Why Comcast & Not T-Mobile Should Buy Sprint

Sprint LogoShares of Sprint got a boost this morning after the Sunday Telegraph reported T-Mobile parent Deutsche Telekom AG may acquire the carrier and merge it with its own T-Mobile USA. But a tie-up with Comcast would be a better fit for the beleaguered carrier.

Just a week after Deutsche Telekom announced plans to merge T-Mobile UK with Orange, the company reportedly called in banking advisers to study a potential takeover of the American operator, which has a market capitalization of $12.45 billion. But Deutsche Telekom’s move may serve as a catalyst for Comcast’s entry into wireless. The nation’s largest cable company has been hoarding cash since its failed $54 billion bid to take over Disney in 2004, amassing a bankroll of $4 billion in cash and short-term investments and leading some analysts to speculate it has another big-budget acquisition in mind. And we’ve known Comcast is serious about mobile since last year’s hire of Dave Williams, former CTO of Telefonica O2 Europe.

Sprint is attractive in a number of ways. It’s offloaded its network-management operations to Ericsson, eliminating the need for any buyer to deal with the hassle of operating the infrastructure. It’s also building out the WiMAX technology that Comcast is already backing, and the carrier’s portfolio of devices has vastly improved with hardware such as the Palm Pre and Pixie and the upcoming Android-based Hero. And Sprint’s wireline businesses could offer Comcast an advantage when it comes to access and peering agreements for middle mile access.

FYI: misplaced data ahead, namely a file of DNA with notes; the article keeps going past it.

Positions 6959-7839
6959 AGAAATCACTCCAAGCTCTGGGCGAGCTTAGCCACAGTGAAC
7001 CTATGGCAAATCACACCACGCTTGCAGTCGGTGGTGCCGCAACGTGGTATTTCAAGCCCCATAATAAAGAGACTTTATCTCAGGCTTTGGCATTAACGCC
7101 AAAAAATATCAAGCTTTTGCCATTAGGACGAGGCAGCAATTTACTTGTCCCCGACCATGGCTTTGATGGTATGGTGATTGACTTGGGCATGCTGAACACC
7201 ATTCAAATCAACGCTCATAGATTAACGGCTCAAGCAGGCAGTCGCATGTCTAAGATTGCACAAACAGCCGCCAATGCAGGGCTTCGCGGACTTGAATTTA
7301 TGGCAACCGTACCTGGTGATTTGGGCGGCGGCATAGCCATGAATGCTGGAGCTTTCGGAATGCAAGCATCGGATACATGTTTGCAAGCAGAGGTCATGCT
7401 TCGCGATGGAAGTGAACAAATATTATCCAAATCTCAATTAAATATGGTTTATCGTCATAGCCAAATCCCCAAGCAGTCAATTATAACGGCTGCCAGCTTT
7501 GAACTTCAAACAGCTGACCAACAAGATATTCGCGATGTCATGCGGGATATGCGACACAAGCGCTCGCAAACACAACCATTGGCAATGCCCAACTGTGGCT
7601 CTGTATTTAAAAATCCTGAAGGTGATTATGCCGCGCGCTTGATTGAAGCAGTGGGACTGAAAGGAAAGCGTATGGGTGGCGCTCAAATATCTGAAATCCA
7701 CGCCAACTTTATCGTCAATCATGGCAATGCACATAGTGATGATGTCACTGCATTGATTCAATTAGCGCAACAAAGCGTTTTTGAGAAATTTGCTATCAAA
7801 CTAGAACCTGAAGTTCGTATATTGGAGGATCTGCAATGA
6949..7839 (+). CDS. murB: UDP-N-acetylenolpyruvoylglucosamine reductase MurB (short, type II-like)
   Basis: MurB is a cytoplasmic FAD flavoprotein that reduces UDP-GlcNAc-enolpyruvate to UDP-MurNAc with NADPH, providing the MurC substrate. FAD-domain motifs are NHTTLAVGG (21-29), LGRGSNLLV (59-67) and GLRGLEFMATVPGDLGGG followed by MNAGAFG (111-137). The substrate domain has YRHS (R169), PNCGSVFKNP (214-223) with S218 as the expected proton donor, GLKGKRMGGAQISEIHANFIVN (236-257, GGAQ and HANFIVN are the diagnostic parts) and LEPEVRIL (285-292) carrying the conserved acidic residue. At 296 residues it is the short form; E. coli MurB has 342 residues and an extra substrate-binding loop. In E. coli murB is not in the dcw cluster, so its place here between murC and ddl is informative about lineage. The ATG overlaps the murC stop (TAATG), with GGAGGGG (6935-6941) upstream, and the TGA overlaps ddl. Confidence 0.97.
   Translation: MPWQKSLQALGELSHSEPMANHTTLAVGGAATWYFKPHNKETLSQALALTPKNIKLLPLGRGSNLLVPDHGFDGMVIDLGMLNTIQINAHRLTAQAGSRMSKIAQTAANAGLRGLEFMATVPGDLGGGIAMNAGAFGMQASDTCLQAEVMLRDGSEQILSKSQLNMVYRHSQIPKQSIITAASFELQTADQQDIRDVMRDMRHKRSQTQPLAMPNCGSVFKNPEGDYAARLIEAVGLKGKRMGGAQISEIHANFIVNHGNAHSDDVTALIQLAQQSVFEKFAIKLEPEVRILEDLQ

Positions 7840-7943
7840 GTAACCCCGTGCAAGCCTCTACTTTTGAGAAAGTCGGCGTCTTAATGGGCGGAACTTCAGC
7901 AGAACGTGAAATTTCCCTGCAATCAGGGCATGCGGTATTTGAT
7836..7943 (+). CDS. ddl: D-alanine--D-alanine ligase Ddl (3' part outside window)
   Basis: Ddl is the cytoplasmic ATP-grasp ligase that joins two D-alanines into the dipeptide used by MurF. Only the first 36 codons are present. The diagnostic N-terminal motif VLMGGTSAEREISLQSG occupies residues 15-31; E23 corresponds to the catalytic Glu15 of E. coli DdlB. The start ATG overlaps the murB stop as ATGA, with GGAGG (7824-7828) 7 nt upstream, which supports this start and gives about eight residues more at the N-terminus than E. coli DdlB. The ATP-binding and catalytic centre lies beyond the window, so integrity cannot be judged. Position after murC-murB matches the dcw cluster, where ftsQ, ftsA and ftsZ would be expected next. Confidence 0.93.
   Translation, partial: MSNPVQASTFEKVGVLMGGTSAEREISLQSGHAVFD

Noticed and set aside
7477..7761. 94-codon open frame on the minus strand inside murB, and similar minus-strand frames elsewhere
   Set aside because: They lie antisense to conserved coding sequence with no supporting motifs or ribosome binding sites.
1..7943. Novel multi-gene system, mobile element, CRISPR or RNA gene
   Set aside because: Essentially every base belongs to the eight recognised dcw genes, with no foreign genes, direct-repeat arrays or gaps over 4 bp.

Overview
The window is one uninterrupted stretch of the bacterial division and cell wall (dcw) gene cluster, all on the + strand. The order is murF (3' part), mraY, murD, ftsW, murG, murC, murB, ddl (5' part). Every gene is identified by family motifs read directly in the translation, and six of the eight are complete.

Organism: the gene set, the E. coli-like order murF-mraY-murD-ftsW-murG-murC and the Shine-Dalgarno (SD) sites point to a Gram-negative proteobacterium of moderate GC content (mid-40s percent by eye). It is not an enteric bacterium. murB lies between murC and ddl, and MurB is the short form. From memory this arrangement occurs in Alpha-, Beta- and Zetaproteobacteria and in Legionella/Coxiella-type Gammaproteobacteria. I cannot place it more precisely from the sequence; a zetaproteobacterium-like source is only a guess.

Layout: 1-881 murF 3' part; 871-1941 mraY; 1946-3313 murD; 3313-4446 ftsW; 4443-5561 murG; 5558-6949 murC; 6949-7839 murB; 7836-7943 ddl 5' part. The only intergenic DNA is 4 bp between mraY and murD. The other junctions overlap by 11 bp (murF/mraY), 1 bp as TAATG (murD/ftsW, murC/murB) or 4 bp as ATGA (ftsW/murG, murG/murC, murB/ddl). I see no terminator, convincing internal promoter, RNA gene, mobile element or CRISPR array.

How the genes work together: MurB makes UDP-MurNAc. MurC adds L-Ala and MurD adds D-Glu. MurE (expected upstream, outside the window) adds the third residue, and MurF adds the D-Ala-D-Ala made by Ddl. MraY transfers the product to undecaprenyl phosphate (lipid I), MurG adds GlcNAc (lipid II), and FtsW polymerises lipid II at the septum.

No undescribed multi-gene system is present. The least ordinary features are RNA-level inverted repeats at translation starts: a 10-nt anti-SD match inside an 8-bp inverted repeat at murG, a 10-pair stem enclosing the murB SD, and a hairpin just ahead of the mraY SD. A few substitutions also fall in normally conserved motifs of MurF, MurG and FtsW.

However, analysts say a Deutsche Telekom tie-up could be a huge lift for T-Mobile USA, largely by removing the threat of Boost Mobile, a Sprint subsidiary that has gained traction by targeting young, data-hungry users with prepaid services. The rumored merger would result in a carrier with 78 million-plus customers, rivaling both Verizon Wireless and AT&T.

But the move would also prove a logistical nightmare, requiring the integration of T-Mobile’s GSM network with Sprint’s CDMA and iDEN infrastructures — all of which are incompatible. And the deal might have a tough time gaining approval of U.S. regulators at a time when the FCC seems increasingly eager to promote competition in mobile.

Both Deutsche Telekom and Comcast have long been rumored to be mulling an acquisition of Sprint. But if Comcast is going to finally step up and pursue a quadruple play, the time is now.

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